Benefits, harm of school police the focus of state task force hearing

June 30, 2020

Demonstrators hold signs during a protest to demand the defunding of the Los Angeles school district police outside of the school board headquarters on June 23.

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The presence of police on school campuses does not necessarily result in safer schools or fewer suspensions or expulsions, researchers told legislators Tuesday at the state’s first hearing on the future of school police.

The findings, reported by nonpartisan research firm WestEd, were among the numerous expert testimonies heard during the Task Force on Safe Schools hearing. Police, advocates and academic researchers also participated.

Hosted by State Superintendent of Public Instruction Tony Thurmond, the hearing was the first of three exploring the role of police — if any — on school campuses. It’s part of a larger effort by the California Department of Education to address racism in the education system, spurred by the Black Lives Matter movement and the killing of George Floyd.

“(Recent events) are a call to action for us to evaluate the role of police in every aspect of our society, including schools,” Thurmond said at the hearing.

While social justice advocates argued for a total ban on school police, others said police can serve an important role in school discipline and campus climate if they’re well-trained in conflict resolution and adolescent psychology.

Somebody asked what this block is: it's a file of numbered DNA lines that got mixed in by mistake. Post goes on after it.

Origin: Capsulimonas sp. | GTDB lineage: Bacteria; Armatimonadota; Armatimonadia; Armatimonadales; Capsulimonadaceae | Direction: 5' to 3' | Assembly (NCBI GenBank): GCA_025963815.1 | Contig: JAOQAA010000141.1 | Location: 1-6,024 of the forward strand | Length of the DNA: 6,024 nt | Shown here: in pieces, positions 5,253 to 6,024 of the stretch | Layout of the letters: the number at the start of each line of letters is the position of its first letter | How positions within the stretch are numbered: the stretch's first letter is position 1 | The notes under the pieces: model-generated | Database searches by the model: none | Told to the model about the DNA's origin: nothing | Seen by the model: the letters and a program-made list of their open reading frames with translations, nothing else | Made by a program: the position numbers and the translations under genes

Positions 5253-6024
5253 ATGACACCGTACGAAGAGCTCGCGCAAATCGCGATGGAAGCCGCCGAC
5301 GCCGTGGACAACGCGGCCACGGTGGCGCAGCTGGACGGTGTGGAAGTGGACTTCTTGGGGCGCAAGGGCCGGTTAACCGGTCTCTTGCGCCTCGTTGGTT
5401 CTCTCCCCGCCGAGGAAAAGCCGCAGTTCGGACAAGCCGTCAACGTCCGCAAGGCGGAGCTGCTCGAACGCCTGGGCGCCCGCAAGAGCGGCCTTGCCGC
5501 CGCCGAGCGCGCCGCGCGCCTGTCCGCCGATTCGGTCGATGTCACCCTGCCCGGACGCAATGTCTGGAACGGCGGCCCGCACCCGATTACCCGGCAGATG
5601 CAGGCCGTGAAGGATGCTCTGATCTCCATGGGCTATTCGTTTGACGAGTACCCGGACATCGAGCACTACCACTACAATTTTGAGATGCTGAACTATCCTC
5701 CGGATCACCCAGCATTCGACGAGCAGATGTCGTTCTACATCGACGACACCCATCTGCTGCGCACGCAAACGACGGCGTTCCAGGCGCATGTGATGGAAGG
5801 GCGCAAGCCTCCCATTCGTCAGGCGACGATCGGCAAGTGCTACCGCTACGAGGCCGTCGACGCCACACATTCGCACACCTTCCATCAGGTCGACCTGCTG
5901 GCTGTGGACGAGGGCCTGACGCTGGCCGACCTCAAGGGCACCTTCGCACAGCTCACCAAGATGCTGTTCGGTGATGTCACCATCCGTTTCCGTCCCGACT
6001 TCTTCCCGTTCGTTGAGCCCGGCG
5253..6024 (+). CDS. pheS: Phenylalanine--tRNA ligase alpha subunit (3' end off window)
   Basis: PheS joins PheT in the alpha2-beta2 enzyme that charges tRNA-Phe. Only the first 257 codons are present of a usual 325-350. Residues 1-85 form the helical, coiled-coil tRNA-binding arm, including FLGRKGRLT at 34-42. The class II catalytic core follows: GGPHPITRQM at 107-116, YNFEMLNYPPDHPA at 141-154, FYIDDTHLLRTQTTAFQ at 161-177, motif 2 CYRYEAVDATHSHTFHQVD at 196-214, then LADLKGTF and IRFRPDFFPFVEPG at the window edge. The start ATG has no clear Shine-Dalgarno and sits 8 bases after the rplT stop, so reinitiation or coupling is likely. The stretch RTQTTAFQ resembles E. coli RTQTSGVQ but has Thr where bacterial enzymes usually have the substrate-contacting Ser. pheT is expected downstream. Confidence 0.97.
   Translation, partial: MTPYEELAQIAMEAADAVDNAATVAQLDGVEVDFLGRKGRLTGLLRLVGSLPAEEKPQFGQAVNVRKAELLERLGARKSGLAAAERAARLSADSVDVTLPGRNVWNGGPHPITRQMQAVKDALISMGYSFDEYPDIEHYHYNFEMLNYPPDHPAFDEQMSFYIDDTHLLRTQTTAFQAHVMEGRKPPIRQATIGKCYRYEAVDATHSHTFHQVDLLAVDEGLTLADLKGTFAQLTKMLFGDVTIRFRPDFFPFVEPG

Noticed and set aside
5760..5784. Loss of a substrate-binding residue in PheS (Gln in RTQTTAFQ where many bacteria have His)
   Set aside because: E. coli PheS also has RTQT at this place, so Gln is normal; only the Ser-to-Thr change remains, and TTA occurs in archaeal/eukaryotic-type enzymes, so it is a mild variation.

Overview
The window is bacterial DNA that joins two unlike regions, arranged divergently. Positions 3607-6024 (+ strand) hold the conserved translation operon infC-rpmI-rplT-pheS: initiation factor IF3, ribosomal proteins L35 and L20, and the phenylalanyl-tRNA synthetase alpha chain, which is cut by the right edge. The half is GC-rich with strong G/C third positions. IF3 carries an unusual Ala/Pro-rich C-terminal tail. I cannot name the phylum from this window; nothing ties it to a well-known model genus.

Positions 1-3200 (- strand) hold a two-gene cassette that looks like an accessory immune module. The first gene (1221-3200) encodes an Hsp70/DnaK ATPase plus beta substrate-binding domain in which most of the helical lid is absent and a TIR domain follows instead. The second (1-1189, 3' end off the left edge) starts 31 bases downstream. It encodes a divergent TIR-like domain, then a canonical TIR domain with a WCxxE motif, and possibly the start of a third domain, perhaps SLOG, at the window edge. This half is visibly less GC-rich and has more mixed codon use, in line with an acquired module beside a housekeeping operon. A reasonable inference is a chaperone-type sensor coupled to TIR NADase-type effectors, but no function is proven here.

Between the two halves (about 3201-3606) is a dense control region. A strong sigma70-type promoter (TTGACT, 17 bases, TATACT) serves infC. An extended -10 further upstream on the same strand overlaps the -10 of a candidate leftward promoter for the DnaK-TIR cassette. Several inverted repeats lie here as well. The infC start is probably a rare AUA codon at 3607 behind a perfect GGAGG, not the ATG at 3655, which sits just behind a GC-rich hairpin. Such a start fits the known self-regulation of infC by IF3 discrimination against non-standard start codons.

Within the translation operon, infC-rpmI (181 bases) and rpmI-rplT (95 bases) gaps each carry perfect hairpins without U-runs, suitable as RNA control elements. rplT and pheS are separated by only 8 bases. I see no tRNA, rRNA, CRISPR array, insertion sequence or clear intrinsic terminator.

“Do school resource officers make schools safer? At least in my district, the answer is yes,” said Brian Lande, a school resource officer in Richmond. “In my district, police are committed to building relationships with students. We do not go into schools looking to arrest students. We’re there to build trust and rapport.”

Linda Darling-Hammond, president of the State Board of Education, said that the best way to make schools safer is further investment in social-emotional learning and alternatives to discipline, such as restorative justice. She noted that suspensions and expulsions in California have dropped by 40% and 50% respectively in the past decade as some districts have begun emphasizing restorative justice.

UCLA history professor Kelly Lytle Hernandez, director of the Ralph J. Bunche Center for African American Studies, said that school police have a long history of singling out Black youth and that more training will not improve the underlying problem.

“The history is quite clear. Police in this country have disproportionately harmed Black people,” she said. “The idea of police reform is a fool’s errand. We really have to reinvent the idea of police as we know it.”

School shootings were also part of the debate, but studies are inconclusive, WestEd researchers said. Although school shootings have occurred at schools with on-campus police, other shootings have been averted. And data is scarce on how many threats of violence generally have been deterred by police.

The next task force hearing will be late next week, Thurmond said.

In addition to addressing school police, the California Department of Education will be providing implicit bias training for all school employees and creating an ethnic studies requirement for high school students. In the past few weeks Thurmond has also hosted a series of student panels on the issue of racism in schools.

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